Justice & prisons
Jury service is an important civil duty that you may be asked to do if you’re aged 18 or over. Around 450,000 people participate in juries every year. Juries are usually used in trials for serious offences like murder or assault. The role of the jury is to consider the evidence and then reach a verdict of 'guilty' or 'not guilty'.
Jury selection procedure
A jury is always made up of 12 people from a cross-section of society who've been randomly selected from electoral rolls by a computer.
You are eligible for jury service if you're:
- aged 18-70
- registered on a parliamentary or local government electoral roll
- have lived in the UK, Channel Islands or Isle of Man for at least five consecutive years since you were 13 years old
You may not qualify for jury service if you:
- are currently on bail
- have ever been sentenced
- suffer from mental illness
- are a priest or a judge
- know the defendant, a witness, the judge, an advocate or solicitor involved in the trial
You are legally required to participate on a jury when summoned. If this simply isn’t possible, you must apply to the Jury Central Summoning Bureau and request either for your jury service to be deferred, or to be excused from jury service altogether. The Jury Central Summoning Bureau can be contacted on 0845 355 5567 9am-5pm Monday to Friday.
Failure to attend jury service is a punishable offence.
What’s involved in jury service
If called for jury service, you’re typically expected to serve for ten working days, although trials can last from a few days up to several months. Here’s a brief overview of the court procedure:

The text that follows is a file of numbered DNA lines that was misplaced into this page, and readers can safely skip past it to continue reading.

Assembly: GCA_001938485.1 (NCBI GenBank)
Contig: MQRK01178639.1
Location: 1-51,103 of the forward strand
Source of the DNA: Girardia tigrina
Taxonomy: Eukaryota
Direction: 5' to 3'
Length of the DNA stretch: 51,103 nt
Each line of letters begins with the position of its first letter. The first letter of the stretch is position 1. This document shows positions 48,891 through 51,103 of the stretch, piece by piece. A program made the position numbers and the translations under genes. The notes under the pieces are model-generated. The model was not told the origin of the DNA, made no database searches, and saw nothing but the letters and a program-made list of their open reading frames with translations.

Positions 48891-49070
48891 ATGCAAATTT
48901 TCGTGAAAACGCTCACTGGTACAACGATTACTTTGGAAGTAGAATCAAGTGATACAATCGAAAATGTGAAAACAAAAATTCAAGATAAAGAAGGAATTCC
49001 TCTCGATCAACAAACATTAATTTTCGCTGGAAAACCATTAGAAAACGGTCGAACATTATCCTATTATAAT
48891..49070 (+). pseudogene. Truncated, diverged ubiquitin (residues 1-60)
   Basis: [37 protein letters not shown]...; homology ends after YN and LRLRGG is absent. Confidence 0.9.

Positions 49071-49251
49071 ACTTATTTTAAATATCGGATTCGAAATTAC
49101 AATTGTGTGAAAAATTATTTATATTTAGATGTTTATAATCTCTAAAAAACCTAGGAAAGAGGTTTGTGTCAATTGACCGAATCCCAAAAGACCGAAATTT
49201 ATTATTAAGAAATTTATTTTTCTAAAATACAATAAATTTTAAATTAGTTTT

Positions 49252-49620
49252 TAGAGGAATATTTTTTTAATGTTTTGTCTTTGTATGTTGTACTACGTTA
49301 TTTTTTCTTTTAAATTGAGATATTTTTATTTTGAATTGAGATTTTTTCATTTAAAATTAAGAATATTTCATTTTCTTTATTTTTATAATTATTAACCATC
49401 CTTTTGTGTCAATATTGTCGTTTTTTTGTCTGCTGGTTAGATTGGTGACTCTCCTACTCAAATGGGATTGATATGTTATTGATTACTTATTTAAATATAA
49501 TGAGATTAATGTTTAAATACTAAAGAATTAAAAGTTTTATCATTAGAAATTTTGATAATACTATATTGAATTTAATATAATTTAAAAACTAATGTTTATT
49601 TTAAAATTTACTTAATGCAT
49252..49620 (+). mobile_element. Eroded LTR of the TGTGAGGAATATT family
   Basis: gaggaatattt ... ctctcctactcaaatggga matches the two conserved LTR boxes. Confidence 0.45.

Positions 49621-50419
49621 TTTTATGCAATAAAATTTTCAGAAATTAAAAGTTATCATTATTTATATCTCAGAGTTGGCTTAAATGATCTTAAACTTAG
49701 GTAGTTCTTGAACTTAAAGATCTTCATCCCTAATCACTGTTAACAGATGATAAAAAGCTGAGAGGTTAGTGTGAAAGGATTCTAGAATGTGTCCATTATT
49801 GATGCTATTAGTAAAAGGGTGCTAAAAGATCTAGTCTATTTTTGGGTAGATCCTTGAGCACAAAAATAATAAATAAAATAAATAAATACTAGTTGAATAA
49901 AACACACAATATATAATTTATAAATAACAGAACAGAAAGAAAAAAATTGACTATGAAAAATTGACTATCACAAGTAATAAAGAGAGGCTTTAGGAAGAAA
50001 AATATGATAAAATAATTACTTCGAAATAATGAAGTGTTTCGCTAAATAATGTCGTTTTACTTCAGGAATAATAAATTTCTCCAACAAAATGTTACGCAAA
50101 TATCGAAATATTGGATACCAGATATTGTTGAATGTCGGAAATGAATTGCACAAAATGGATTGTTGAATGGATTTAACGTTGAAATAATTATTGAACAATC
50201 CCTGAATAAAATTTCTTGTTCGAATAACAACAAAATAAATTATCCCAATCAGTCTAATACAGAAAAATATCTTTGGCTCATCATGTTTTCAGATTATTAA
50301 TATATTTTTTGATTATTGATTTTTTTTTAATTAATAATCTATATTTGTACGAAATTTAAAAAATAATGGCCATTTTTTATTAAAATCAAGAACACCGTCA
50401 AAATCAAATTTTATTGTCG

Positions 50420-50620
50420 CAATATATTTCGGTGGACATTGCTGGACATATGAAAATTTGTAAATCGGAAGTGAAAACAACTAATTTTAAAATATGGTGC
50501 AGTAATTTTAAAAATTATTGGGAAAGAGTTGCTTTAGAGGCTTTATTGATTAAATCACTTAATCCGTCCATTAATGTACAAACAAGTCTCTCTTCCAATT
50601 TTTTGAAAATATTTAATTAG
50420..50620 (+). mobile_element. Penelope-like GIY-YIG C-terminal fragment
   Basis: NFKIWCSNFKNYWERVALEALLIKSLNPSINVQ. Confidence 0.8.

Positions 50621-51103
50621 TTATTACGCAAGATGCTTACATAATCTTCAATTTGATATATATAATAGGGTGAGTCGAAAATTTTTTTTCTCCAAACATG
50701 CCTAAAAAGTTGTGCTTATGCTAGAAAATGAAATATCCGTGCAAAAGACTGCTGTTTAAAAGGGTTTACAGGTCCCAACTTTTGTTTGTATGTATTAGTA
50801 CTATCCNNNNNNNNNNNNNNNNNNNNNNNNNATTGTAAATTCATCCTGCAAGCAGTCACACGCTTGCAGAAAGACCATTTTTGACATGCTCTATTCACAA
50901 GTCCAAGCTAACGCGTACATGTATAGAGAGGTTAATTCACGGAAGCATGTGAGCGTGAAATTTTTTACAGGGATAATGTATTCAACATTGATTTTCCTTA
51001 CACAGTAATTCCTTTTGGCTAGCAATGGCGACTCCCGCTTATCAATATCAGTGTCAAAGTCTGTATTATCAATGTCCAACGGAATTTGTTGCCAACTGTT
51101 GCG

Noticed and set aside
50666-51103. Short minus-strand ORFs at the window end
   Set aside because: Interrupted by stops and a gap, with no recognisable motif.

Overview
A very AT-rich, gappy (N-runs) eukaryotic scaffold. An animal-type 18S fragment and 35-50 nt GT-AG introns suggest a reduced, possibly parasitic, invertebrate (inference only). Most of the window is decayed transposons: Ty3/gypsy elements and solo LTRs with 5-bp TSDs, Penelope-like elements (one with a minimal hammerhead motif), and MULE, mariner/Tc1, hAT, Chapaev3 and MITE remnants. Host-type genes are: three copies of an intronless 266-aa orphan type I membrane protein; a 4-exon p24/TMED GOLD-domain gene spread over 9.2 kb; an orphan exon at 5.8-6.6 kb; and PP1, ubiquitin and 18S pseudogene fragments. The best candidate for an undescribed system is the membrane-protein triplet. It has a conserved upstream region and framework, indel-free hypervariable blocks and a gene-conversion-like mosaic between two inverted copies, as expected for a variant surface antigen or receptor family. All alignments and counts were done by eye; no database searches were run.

- The jury members are sworn in
- The prosecution presents the case against the defendant
- The defence presents the case for the defendant
- The judge sums up the evidence for and against the defendant
- The jury goes to the jury room and discusses the evidence until all the members agree whether the defendant is innocent or guilty
- The jury returns to the courtroom and the verdict is announced
- The judge sentences the defendant
When the trial ends, the jury members may be asked to serve on a jury for a different trial.
Payment for jury service
Jury service isn't paid but you can claim back expenses for:
- loss of earnings or benefits
- food and drink
- caring or child-minding fees
For more information on what's involved in being a juror visit the Juror section of the Criminal Justice System website (new window).